For many homeowners, nothing beats the warm look and feel of hardwood floors in a home. Wood always brings a cozier ambiance and, unlike stone surfaces, is not chilly to step on for people in bare feet. Depending on how it’s treated, there are no issues with traction on hardwood floors either, and it’s easy to walk on them and maintain both balance and grip.
However, as the name indicated, hardwood floors are made of wood. And unlike stone, which is resistant to water, wood is an organic substance originally growing as a water-absorbent material. This can mean that a flood or other form of heavy water damage can be disastrous, but is this always a guarantee of destroyed hardwood floors?
Warping and Mold on Hardwood Floors From Water Damage
There are two primary threats when it comes to water damaged hardwood floors. The first is the one that most people are concerned with since it’s the most visible: physical warping. Unlike metal or stone floors, wood is highly susceptible to water. While the top layer can be treated with stains and varnishes to repel minor liquid incursions like spills, the wood itself is still a soft, porous material. This means that it will change its shape, deform, and no longer form a smooth, unbroken surface with enough water.
The other risk is perhaps the bigger one, and this is mold infestation. Some types of mold are capable of making people sick once the mold colony is big enough to send large amounts of spores into the air. People breathe in the spores and can suffer from various illnesses, from respiratory disorders to heart or even neural and brain illnesses.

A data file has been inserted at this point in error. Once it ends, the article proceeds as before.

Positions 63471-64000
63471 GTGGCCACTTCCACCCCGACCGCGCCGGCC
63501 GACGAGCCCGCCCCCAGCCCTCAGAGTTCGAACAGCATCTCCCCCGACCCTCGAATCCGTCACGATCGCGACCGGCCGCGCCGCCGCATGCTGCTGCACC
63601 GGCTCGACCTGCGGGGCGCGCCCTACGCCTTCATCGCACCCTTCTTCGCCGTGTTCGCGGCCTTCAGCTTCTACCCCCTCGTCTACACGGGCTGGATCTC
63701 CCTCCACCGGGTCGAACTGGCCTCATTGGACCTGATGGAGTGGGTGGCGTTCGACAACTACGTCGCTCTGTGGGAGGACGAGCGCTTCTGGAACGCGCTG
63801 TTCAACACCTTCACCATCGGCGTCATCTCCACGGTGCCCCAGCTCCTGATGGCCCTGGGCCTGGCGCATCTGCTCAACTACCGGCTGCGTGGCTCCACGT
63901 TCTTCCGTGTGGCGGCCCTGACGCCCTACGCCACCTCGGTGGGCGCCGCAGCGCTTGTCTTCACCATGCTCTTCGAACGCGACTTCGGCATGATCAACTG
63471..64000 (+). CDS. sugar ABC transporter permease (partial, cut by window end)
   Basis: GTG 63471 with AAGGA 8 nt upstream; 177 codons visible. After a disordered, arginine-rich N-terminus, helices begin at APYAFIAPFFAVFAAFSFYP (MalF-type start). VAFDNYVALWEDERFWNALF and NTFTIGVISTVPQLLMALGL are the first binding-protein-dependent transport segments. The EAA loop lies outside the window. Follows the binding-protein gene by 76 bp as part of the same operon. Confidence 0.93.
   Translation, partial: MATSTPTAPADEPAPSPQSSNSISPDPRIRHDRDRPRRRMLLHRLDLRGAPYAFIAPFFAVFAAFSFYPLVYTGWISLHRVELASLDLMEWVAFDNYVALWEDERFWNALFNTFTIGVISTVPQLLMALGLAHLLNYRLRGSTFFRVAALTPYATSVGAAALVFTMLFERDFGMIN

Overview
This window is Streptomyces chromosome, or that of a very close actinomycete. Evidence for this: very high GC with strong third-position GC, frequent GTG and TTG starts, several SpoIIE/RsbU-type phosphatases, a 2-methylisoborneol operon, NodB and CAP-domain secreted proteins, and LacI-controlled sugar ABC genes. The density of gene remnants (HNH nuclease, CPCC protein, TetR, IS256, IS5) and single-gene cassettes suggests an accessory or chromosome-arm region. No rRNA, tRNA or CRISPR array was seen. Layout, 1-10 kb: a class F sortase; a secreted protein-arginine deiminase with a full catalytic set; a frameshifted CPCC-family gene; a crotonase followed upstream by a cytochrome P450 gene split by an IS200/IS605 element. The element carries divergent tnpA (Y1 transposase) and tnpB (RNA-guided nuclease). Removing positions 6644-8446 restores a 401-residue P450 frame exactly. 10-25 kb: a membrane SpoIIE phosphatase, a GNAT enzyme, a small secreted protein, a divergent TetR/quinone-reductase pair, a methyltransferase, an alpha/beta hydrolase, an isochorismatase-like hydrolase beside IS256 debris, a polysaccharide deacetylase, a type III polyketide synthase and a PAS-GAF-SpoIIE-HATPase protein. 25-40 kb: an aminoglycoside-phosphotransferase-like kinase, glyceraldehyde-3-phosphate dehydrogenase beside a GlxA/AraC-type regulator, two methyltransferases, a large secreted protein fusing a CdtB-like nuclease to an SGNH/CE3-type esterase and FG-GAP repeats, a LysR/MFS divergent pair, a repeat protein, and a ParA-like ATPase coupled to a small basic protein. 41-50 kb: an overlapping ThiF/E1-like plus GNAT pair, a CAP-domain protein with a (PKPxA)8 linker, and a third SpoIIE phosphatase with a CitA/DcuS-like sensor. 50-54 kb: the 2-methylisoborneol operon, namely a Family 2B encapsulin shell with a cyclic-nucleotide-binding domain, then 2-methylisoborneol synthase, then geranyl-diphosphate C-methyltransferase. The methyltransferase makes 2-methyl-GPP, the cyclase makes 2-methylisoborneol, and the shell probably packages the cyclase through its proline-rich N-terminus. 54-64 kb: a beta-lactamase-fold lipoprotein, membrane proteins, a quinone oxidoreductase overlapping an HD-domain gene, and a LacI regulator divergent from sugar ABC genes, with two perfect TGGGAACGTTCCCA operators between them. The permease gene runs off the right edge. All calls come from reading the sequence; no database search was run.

Repair and Recovery of Water Damaged Hardwood Floors
Every situation will be different, which means that while some flooding situations will leave some or all of a hardwood floor unrecoverable, this isn’t a 100% guaranteed outcome for every case. There will be other instances where it’s possible to repair and retain a hardwood floor, continuing to use it for years to come, even after a flood scenario has played out.
So what makes some hardwood floors require replacement, while others can be restored and continue to be relied upon? What are the differing circumstances?
One of the crucial factors is a swift response. Generally speaking, if water can be pumped out of a space within 24 hours, there’s a good chance the hardwood can be recovered. On the other hand, an area in the middle of an intense flood, with hardwood floors submerged underwater for a week or more, will not be saved.
The other factor that determines success is the drying out process. Unlike clothing, where you can leave them outside in the sun to completely air dry in a few hours, the same doesn’t apply to a wooden surface.
As a solid material, the interior can remain moist even if the surface appears dry. If the wood is not properly dried out, this can eventually lead to mold infestation, which now makes the hardwood a health risk, requiring immediate replacement for safety reasons.
If you need emergency services to help with issues like recovering hardwood floors, we can help. Contact Capital Property Recovery for more details.